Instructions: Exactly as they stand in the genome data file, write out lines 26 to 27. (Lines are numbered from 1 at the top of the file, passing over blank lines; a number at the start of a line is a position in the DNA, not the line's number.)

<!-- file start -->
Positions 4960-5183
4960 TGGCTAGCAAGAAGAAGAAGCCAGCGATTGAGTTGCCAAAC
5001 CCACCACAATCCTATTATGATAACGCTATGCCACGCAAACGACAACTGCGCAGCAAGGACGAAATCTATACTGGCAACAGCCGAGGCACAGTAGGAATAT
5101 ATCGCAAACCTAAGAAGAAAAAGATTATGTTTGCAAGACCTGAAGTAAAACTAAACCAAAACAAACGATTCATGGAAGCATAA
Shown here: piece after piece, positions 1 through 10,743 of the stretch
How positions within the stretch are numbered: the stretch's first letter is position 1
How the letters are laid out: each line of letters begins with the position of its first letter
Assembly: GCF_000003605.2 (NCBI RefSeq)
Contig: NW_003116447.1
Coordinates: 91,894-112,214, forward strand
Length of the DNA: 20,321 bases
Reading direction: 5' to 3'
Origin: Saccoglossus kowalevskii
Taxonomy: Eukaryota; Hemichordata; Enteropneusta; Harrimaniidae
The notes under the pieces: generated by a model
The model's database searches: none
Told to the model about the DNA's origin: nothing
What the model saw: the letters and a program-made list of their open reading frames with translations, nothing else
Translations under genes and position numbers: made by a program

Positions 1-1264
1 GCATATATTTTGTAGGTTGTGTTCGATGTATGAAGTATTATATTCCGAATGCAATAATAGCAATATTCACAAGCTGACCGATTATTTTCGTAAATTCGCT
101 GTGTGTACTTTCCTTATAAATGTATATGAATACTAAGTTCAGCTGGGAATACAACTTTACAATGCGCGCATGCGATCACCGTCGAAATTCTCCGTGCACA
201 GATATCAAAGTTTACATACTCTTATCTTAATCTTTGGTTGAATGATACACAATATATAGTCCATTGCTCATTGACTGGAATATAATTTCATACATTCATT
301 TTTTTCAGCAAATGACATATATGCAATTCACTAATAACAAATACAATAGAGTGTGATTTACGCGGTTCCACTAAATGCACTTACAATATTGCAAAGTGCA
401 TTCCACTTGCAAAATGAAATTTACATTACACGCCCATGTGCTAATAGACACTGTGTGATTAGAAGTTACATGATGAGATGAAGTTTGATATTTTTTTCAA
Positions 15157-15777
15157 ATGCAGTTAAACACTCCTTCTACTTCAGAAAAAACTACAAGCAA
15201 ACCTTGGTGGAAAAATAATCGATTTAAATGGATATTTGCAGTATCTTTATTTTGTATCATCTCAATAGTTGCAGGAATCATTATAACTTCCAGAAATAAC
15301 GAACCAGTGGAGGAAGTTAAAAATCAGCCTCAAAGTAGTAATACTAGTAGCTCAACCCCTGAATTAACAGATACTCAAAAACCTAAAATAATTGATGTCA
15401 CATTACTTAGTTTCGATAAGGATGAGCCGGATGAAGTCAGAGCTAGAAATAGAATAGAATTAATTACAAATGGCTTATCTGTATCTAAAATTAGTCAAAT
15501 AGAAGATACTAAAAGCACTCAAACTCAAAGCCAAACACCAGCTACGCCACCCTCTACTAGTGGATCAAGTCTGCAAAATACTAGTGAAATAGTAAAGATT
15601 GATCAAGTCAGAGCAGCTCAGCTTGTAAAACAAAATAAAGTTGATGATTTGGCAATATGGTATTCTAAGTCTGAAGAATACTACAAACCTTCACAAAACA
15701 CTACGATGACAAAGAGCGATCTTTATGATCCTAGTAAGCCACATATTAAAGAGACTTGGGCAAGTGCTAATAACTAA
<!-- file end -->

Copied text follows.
Positions 15157-15777
15157 ATGCAGTTAAACACTCCTTCTACTTCAGAAAAAACTACAAGCAA